What I said yes to was a Good Friday event and a reenactment of the crucifixion of Jesus. We drove to the address listed on the invitation and parked our cars along a residential street. We then walked for what felt like a long distance down a winding drive and eventually ended up in a wooded backyard where the event took place.
…And I kept writing. About my anger. My shame. My broken heart. And about my fear that my anger and lack of forgiveness would keep me from the love of Jesus that I knew just barely enough of to know I desperately wanted more.
Once nearly everyone had left, I folded up that index card as many times as I could and placed it in the bucket. And despite the fact that it was entirely illegible, my hands shook as I let the card go. They shook from fear of even the slightest possibility that someone would find that card and discover me as the hateful and angry person I really was. I desperately didn’t want to be discovered, but nor did I want to carry around that 4×6” admission of my brokenness. So, I left it behind instead.
As the backyard grew quiet and still with only a few people milling about I finally started my way down the long, wooded path towards the street. By this time, the private road was completely abandoned and I, thankfully, walked alone.
Until I couldn’t walk any further.
Despite my best effort and practice, desperate sobs started to escape. The heaviness of it all—the secret shame and the anger and the pretending— all felt like too much to bear and I stepped off the pavement and fell to my knees at the edge of the woods that lined the road.
With my head in my hands, I wept. I’m not sure for how long. I wept, perhaps for the first time since the cracks started to emerge many years before. I wept for myself and my family and for the broken hearts that I thought could never, ever be whole and trusting again. I wept for the Great Love I’d heard rumblings of but thought I couldn’t access because of my own anger and brokenness.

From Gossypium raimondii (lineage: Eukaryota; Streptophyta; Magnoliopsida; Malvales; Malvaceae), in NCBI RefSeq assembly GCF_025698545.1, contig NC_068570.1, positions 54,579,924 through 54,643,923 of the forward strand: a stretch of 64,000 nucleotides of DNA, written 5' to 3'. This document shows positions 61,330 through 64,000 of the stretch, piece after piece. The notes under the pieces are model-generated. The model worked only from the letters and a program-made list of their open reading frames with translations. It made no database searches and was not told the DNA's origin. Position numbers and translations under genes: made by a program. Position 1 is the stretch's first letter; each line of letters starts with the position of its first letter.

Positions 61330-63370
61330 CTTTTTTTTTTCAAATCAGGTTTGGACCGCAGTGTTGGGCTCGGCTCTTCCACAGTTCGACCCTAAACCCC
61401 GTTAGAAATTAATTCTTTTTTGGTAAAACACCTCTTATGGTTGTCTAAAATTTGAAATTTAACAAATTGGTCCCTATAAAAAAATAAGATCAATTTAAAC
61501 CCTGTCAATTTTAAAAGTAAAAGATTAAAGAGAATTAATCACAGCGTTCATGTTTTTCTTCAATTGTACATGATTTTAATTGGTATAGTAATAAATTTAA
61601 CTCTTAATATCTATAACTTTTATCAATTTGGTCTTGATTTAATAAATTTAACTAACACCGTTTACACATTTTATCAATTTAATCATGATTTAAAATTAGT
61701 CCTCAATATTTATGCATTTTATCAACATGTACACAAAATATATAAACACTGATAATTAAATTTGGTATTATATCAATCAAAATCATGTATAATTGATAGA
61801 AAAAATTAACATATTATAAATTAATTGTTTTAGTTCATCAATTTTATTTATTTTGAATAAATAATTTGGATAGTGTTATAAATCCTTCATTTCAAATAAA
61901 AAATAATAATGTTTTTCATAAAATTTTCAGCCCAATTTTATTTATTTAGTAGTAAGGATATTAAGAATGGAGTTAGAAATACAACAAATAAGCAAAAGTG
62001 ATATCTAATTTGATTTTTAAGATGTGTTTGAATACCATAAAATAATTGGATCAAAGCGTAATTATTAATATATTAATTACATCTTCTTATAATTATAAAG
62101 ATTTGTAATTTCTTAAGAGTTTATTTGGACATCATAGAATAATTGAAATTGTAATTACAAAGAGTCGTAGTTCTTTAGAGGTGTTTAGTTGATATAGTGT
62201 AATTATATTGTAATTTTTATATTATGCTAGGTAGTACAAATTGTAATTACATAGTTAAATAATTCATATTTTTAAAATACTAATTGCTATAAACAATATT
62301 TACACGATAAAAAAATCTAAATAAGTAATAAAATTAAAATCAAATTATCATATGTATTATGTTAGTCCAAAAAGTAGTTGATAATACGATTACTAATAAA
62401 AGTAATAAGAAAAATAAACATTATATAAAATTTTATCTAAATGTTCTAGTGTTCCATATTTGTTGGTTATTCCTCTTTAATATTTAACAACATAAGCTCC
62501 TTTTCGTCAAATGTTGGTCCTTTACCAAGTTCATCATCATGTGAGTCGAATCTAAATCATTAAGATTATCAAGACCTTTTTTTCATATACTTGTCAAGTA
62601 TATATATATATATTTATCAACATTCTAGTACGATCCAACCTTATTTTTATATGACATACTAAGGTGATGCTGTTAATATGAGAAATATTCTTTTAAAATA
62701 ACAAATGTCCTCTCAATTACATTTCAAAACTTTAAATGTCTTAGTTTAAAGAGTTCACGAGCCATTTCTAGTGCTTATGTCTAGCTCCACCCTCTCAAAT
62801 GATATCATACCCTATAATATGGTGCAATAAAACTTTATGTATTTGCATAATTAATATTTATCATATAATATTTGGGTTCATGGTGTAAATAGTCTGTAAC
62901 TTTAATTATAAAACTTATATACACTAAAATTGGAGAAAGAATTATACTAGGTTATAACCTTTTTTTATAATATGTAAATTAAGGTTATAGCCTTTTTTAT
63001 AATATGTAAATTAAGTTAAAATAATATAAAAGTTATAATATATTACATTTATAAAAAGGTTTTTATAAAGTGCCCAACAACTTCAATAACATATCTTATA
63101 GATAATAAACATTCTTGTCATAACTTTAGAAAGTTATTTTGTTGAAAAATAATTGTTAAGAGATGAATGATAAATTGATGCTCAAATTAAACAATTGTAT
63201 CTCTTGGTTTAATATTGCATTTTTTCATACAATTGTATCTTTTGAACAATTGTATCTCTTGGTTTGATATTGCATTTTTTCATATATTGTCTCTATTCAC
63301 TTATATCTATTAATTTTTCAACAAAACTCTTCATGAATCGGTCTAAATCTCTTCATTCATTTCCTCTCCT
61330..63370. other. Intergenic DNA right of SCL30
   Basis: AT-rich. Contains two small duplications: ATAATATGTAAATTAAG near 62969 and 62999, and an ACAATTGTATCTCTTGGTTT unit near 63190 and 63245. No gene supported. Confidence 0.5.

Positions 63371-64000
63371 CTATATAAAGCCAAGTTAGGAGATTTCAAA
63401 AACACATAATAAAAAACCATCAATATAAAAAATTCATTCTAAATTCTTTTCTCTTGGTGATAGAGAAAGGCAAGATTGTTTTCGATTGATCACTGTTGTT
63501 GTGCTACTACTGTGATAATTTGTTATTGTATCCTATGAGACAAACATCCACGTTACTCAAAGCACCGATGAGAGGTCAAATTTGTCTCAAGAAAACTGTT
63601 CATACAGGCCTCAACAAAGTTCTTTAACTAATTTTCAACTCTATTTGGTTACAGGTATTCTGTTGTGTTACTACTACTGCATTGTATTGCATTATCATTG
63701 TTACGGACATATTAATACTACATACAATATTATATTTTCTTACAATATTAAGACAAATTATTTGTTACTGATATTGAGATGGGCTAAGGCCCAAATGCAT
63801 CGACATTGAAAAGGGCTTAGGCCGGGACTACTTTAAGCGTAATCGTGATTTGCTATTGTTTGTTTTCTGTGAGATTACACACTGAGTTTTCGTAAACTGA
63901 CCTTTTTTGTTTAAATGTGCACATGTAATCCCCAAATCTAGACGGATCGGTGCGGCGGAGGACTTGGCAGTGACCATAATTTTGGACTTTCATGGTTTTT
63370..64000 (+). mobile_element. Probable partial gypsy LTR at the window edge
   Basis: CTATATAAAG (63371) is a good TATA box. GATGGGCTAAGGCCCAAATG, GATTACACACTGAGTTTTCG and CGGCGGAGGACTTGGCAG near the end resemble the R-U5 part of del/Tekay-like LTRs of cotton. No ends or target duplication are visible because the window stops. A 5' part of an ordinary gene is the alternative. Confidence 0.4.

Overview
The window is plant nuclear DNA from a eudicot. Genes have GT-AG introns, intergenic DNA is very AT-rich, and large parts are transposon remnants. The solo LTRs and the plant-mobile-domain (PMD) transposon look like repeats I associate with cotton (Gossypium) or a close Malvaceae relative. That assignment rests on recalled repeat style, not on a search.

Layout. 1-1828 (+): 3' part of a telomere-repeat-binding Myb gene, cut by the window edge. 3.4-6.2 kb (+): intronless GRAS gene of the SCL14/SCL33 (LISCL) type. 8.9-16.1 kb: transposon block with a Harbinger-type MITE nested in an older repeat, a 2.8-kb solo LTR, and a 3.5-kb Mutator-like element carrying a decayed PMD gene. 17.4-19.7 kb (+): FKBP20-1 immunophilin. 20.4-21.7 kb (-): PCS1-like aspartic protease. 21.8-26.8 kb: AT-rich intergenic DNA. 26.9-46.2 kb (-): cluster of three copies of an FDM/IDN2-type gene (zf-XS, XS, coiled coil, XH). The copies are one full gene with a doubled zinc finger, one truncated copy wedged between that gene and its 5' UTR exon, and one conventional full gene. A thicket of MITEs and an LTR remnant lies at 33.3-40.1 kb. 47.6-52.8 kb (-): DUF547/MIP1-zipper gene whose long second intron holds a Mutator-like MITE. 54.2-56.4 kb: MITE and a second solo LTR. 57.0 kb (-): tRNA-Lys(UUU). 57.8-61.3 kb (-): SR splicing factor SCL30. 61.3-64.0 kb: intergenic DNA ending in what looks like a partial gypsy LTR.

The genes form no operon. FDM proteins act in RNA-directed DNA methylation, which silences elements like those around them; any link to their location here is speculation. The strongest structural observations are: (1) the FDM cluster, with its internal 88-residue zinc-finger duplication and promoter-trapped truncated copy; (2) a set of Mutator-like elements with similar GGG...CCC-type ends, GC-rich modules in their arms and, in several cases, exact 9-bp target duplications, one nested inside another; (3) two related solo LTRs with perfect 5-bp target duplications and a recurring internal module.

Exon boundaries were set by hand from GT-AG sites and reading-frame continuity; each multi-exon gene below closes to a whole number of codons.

I never heard anyone approach me. Surely, if I had, I would have hurriedly wiped away my tears and pretended I had dropped something. But suddenly, in the midst of my weeping, I felt an arm reach across my hunched shoulders. I was too ashamed to show myself but too broken to move away. So, with my face still buried in my hands, I leaned into whoever had their arm around me. And when I did, they supported my weight in a full embrace. I kept crying until I finally managed to catch my breath, still not knowing who this person that held me was, but I think assuming it was one of my friends with whom I had come.
With my face still buried in my hands, I said between sobs, “How can I possibly ever be forgiven when I know I can’t ever forgive?”
As I continued to cry, there was silence. The silence confirmed what I had already suspected: I couldn’t be. I was too broken. Too angry. Too far gone.
There was something sobering about this confirmation and I stopped crying and just quietly continued to hold my hands over my face.
And then, punctuating the verdict of silence, I heard the two words in response to my question, that changed me forever:
I was startled to hear a man’s voice and took my hands off my face and opened my eyes to see Jesus himself. Actual, literal, Jesus, you guys. Or at least the guy that played him in the program that night. Jesus, still dressed in a costume-y, tattered, white sheet and strappy leather sandals.
As I looked up and we made eye contact, he said it again:
You are forgiven.
You are enough.
You are worthy of good things and of Great Love.
Not someday. No conditions. No exceptions. No fine print. Not should be. Not would be. Not could be.
Just . . . “You are.”
In that moment of utter brokenness, he didn’t feel the need to go into an exegetical lesson on my misguided reading of Mathew 6:15 or hand me a pamphlet on how to earn Great Love. He didn’t teach me how to say the right thing or urge me to clean up my mess. He didn’t tell me about all my “potential” and how I really was made for more than being a sobbing, snotty pile on the side of the road
He just held an angry, broken, scared 16-year-old with dirty knees and a splotchy, red, mascara streaked face and said over and over again